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6

Putting 10.5kg of grain in 11.5 litres of water will kill your efficiency, unfortunately: From Braukaiser: Traditional British style infusion mashes are with about 2-2.5 l/kg (1 - 1.15 qt/lb) very thick and German style mashes are generally much thinner (3.5-5 l/kg / 1.75-2.5 qt/lb). Historically this is rooted in the fact that the latter needed to ...


5

If the starter fully fermented, most of the 1.040 should be gone; normal yeast attenuation is around 75%, so you should have 1L of 1.010 beer in the starter vessel. 1L of 1.010 beer into 19L of 1.076 OG wort would reduce the OG down to about 1.073. (76 points * 19L + 10 points * 1L) / 20L = 72.7 points = 1.073. Though if possible, you should try to ...


4

I'd be willing to bet that the high FG was due to insufficient yeast pitching. By itself, most yeast can handle up to 13% ABV, so it isn't the intolerance of your alcohol level. I would recommend doing a yeast starter for brews this high in gravity (a little late now obviously). In your situation, I would consider pitching another packet of yeast (see the ...


3

I recently brewed a 14% RIS using a similar technique - I started out with S-04, and then used WLP099 to continue where that couldn't. Since the WLP090 yeast strain has a high alcohol tolerance, you only need the WLP099 if you're talking abv levels above around 13%. I think your plan sounds about right - although I would use more WLP090 and less WLP099, or ...


3

At this point you don't know if the fermentation is stuck or finished. Despite the yeast attenuation rating, it's the fermentability of the wort that determines attenuation. Alcohol tolerance is not the problem. More yeast might help or it might not. Before you do anything you should try a fast ferment test to determine if there are any more fermentable ...


1

Average it! Multiply your starter volume and wort volume by their original gravities respectively to produce numbers that can be combined to derive an average gravity reading from the blend. Do this by dividing the sum of the gravity-volume products by the sum of all wort: ( ( OG1 * V1 ) + ( OG2 * V2 ) ) / ( V1 + V2 ) = SG Where... OG1 is the ...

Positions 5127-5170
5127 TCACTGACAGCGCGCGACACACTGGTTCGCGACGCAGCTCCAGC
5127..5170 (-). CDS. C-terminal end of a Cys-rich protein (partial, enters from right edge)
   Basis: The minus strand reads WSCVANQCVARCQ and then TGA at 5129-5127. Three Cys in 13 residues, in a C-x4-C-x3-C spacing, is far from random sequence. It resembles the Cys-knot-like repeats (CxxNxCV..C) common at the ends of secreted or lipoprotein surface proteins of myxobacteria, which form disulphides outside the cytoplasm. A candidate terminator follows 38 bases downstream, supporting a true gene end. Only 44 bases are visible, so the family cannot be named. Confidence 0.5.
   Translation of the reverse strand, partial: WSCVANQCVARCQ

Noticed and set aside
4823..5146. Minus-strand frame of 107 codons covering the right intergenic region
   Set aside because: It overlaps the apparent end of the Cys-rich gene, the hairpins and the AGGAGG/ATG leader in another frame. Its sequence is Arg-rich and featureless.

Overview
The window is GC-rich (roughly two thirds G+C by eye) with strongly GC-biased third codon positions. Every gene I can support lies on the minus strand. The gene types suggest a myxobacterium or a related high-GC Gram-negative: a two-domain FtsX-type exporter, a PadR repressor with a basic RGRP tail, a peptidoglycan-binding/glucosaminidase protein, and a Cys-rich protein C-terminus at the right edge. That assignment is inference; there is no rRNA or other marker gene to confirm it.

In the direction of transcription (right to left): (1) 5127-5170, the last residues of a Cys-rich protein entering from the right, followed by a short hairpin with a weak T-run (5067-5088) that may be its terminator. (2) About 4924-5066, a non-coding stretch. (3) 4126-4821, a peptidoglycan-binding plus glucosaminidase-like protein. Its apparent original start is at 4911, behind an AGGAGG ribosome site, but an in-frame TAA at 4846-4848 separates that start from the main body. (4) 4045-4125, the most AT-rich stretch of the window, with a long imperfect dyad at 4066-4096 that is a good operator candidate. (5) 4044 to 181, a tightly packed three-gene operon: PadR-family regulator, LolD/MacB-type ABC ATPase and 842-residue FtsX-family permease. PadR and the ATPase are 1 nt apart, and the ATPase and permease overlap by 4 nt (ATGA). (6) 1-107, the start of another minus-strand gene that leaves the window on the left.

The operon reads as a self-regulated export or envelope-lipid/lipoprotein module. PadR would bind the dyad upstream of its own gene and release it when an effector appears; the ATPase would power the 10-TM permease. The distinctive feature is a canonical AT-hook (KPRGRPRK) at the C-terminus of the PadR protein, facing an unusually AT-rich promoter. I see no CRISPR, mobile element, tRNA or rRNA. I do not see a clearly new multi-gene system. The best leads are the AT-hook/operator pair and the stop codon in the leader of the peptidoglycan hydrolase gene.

1

The only way to know if it's stuck or it's finished is to do a forced fermentation test at 20°C/68°F on a small amount of the beer (say 1qt) with a fresh yeast. WLP007 is a relatively good attenuator for an English strain, with the range given as 70-80%. The upper limit is in the optimum case, and you'll typically only reach this if there is ...


1

The only way to know for certain whether or not fermentation has completed is to take gravity readings. If you notice that the gravity doesn't change after 3-4 days, and remains at a SG of 1.021, then you most likely have a stuck fermentation. Unfortunately, pitching another vial of yeast is not likely to be as effective as you may need it to be. In order ...


1

Homebrew Talk pulled the recipe from clone brews. Looks like they use 1084 from Wyeast, which judging by the OG and FG, is cutting it a little too close for my liking since 1084 caps at 12% ABV. Wyeast 2206 is a lager strain, which would go against the recipe being an ale, plus it has even less tolerance. I suspect if you lager it with 2206 (or ...



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